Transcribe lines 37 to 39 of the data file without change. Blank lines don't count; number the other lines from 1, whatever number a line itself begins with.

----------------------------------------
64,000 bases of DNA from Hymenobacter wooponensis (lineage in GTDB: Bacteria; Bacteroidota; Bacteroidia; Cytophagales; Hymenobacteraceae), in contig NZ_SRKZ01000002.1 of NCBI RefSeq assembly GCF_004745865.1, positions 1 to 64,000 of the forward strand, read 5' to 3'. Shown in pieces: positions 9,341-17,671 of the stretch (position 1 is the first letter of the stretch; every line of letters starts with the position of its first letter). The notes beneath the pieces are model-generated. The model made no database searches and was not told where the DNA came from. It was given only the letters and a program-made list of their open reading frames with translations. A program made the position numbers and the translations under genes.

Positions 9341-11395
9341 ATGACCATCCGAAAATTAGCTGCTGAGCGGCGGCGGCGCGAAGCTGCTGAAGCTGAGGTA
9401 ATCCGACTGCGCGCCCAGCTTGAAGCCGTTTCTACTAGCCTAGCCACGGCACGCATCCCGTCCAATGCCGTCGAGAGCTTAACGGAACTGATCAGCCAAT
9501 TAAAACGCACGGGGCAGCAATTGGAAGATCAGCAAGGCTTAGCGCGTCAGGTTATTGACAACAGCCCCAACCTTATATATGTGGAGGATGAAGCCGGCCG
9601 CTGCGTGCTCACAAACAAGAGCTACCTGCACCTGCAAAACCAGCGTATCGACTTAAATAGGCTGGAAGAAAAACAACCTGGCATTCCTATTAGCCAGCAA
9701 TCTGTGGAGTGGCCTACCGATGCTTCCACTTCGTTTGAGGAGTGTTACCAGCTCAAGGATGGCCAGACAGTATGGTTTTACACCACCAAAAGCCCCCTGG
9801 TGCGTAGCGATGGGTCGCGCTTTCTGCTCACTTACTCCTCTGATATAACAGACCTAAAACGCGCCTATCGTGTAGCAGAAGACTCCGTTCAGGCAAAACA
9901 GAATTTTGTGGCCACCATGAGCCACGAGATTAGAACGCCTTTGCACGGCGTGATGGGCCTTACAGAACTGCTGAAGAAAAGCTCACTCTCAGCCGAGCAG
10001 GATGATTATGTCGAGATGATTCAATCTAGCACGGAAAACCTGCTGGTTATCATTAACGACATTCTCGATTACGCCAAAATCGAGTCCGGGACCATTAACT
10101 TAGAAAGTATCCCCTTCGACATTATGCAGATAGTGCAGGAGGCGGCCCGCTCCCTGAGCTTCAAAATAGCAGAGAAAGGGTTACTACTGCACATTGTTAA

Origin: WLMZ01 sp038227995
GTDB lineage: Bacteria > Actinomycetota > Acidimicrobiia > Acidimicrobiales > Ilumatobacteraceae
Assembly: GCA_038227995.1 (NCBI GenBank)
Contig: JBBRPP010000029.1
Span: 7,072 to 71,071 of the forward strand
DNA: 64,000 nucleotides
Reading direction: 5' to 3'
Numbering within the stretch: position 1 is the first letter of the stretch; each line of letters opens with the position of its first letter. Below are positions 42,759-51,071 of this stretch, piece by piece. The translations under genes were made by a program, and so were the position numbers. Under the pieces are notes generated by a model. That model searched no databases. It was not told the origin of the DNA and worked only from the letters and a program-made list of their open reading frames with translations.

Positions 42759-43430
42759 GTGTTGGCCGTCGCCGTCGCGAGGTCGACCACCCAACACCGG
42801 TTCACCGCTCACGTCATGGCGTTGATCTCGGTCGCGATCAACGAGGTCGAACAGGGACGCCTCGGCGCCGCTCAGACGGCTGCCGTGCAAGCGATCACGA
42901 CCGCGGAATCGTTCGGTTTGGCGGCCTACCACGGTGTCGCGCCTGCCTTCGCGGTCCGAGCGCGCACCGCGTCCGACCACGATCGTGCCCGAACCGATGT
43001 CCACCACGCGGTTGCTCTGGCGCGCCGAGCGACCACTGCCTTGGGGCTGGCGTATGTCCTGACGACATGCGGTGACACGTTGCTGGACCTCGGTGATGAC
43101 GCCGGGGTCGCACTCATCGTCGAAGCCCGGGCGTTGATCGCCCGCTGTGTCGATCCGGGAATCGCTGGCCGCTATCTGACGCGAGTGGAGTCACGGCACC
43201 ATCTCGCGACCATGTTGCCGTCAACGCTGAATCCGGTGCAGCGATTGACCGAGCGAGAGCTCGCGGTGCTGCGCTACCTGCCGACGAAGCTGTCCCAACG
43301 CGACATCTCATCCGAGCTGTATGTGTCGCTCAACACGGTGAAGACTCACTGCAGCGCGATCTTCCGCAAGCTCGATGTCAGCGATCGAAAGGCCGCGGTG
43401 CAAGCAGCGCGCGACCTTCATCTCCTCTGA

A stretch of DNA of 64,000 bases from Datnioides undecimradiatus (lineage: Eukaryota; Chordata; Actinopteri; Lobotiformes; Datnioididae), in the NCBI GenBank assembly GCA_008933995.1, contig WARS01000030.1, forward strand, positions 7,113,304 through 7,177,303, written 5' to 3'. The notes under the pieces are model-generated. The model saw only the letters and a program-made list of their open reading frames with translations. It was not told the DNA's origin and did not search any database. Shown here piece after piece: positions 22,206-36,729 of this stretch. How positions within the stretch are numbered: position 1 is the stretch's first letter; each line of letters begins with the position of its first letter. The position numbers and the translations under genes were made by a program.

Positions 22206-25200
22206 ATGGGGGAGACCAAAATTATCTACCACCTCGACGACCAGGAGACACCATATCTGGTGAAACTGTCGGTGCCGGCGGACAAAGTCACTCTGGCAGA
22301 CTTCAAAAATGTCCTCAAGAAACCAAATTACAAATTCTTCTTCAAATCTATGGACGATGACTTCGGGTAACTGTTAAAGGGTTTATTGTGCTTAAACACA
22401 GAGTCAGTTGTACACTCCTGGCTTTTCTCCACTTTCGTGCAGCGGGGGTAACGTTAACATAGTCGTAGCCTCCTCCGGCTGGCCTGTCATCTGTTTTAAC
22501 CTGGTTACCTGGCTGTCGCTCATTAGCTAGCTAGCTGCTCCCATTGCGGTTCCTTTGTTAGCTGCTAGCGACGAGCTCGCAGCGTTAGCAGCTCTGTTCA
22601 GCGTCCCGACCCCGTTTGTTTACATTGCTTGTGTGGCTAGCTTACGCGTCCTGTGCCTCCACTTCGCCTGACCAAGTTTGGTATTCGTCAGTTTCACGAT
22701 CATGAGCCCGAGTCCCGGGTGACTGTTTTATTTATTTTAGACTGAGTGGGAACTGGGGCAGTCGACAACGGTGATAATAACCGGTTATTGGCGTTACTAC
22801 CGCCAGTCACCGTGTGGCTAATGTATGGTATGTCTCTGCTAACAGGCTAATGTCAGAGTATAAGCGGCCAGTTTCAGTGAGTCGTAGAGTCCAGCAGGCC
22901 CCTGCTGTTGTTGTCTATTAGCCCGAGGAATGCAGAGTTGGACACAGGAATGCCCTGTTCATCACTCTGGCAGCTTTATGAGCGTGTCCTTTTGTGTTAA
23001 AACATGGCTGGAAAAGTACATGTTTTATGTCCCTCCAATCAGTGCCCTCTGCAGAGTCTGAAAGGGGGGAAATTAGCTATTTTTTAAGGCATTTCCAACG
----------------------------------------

22801 CGCCAGTCACCGTGTGGCTAATGTATGGTATGTCTCTGCTAACAGGCTAATGTCAGAGTATAAGCGGCCAGTTTCAGTGAGTCGTAGAGTCCAGCAGGCC
22901 CCTGCTGTTGTTGTCTATTAGCCCGAGGAATGCAGAGTTGGACACAGGAATGCCCTGTTCATCACTCTGGCAGCTTTATGAGCGTGTCCTTTTGTGTTAA
23001 AACATGGCTGGAAAAGTACATGTTTTATGTCCCTCCAATCAGTGCCCTCTGCAGAGTCTGAAAGGGGGGAAATTAGCTATTTTTTAAGGCATTTCCAACG